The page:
This blog explores strategies for sustainable product design, which can reduce the environmental impact of products, from sourcing raw materials to disposal. The blog also gives examples of brands that have adopted these strategies, including IKEA, Patagonia, and Dyson.
Why Sustainable Product Design Matters
As a consumer, the clothes we wear to the electronics we use play a significant role in shaping our world. Unfortunately, many of these products harm the environment, contributing to climate change, pollution, and waste. But what if we told you there is a way to design products that meet our needs and protect the planet? It all starts with sustainable product design.
Did you know that a staggering 80% of a product's environmental impact is determined during the design phase? This means that, as consumers, we have the power to influence the world we live in by supporting brands that prioritize sustainable product design. This approach can help reduce the environmental impact of products at every stage of their life cycle, from the initial sourcing of raw materials to the final disposal.
The circular economy is a crucial concept in sustainable product design. It is an economic system that is restorative and regenerative by design. The idea is to keep resources in use for as long as possible and to eliminate waste by transforming end-of-life products into new ones. The circular economy aims to create a closed-loop system where the materials are reused and recycled instead of discarded, ultimately reducing the environmental impact.
In addition to a circular economy, sustainable product design encompasses a range of strategies to create environmentally friendly, socially responsible, and economically viable products. These strategies include designing products with reduced carbon emissions, prioritizing recyclability, minimizing waste and resource use, designing for energy efficiency, creating products that last longer, and designing them with repair and remanufacturing in mind. By following these principles, consumer-durable brands can develop products that are kind to the environment and beneficial to their bottom line.
This blog post will examine these sustainable product design strategies and explore how consumer-durable brands can create a more sustainable future.
1. Low-carbon materials: Reducing embodied carbon in the built environment
As consumers, we can all play a part in reducing our carbon footprint, and consumer-durable brands can create more sustainable products. One way they can do this is by using low-carbon materials in building design. Using materials like recycled steel, bamboo, or sustainably-sourced wood, brands can positively impact the environment. These materials have a lower carbon footprint than conventional materials like plastic and metal, and they can help reduce transportation emissions by sourcing materials locally.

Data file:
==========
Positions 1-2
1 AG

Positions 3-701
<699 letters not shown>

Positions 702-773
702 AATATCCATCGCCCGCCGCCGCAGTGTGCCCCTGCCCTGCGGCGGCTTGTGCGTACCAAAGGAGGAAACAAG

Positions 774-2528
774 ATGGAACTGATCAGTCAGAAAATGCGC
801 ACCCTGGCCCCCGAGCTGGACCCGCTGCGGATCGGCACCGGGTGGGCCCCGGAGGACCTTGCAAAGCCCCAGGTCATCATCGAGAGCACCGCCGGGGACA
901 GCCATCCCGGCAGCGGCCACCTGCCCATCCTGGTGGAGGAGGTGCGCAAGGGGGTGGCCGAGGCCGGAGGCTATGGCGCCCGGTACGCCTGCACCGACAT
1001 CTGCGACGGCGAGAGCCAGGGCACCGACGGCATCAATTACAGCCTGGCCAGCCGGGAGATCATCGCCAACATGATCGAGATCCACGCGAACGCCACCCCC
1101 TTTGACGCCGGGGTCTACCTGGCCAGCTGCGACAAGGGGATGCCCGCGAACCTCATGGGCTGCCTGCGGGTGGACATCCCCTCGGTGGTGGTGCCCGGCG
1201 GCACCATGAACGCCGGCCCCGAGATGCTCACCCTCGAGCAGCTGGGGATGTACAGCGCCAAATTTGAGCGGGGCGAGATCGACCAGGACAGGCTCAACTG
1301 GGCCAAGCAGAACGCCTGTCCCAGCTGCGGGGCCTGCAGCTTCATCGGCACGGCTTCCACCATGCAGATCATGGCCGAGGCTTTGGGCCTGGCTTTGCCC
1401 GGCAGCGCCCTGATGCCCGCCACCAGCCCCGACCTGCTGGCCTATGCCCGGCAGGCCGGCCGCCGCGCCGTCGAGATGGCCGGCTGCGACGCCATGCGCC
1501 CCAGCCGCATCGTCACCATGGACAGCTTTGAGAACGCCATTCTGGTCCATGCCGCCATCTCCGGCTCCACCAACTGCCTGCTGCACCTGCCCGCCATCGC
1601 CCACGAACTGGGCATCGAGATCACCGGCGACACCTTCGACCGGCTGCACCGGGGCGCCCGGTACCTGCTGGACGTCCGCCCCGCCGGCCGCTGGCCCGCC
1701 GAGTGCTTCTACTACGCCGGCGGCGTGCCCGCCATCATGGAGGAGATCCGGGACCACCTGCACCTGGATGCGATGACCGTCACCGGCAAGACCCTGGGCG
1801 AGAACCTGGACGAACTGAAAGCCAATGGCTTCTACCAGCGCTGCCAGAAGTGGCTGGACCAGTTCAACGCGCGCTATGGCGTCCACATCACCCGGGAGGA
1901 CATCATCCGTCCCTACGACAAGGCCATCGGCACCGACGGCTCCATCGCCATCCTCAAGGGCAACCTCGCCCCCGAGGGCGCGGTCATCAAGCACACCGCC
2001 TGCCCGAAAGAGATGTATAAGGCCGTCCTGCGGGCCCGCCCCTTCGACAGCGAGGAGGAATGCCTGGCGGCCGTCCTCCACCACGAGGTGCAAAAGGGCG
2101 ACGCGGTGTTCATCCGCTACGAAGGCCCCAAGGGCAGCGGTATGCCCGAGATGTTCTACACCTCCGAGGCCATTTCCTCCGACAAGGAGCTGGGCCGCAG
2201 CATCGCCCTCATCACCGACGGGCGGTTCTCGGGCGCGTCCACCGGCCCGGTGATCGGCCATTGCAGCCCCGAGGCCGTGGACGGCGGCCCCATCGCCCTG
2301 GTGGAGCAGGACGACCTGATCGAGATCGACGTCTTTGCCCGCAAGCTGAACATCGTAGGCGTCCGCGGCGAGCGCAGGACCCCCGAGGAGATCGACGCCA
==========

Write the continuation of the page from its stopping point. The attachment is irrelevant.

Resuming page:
For example, furniture retailer IKEA has committed to using only renewable and recycled materials in its products. It has even introduced a range of products made from renewable and recycled materials, like its bamboo-based KUNGSBACKA kitchen cabinets. By supporting brands that prioritize low-carbon materials, we can all do our part in creating a more sustainable future.
2. Design for recyclability: Closing the loop on waste reduction
Designing for recyclability means creating products to make them easier to recycle or repurpose at the end of their life cycle. By doing this, consumer-durable brands can help reduce waste and minimize the need for new materials.
For instance, if a product is designed to be easily disassembled, its components can be recycled or repurposed more efficiently. This also enables manufacturers to recover more valuable materials from used products. On the other hand, if a product is designed to be difficult to disassemble, it can be harder to recycle and may end up in landfills.
Consumer-durable brands that prioritize designing for recyclability can significantly impact waste reduction. For example, outdoor gear and clothing company Patagonia has introduced a range of products made from recycled materials, such as polyester from recycled plastic bottles. The company has also established a recycling program to encourage customers to return used garments and gear for recycling.
3. Dematerialization: Designing for resource efficiency and reduced waste
Dematerialization is an important strategy that consumer-durable brands can adopt to improve product efficiency and reduce waste. By designing products with less material, brands can reduce their environmental impact while improving their products' performance. This approach can be achieved in various ways, such as reducing the size and weight of products, using lightweight materials, and creating products that serve multiple purposes.
For example, vacuum cleaner manufacturer Dyson has introduced cordless vacuum cleaners that use less material and energy than traditional models. These vacuums are also versatile, as they can be used as handheld cleaners, allowing consumers to clean hard-to-reach areas easily. Using these vacuums, consumers can reduce their energy consumption and the amount of material that ends up in landfills.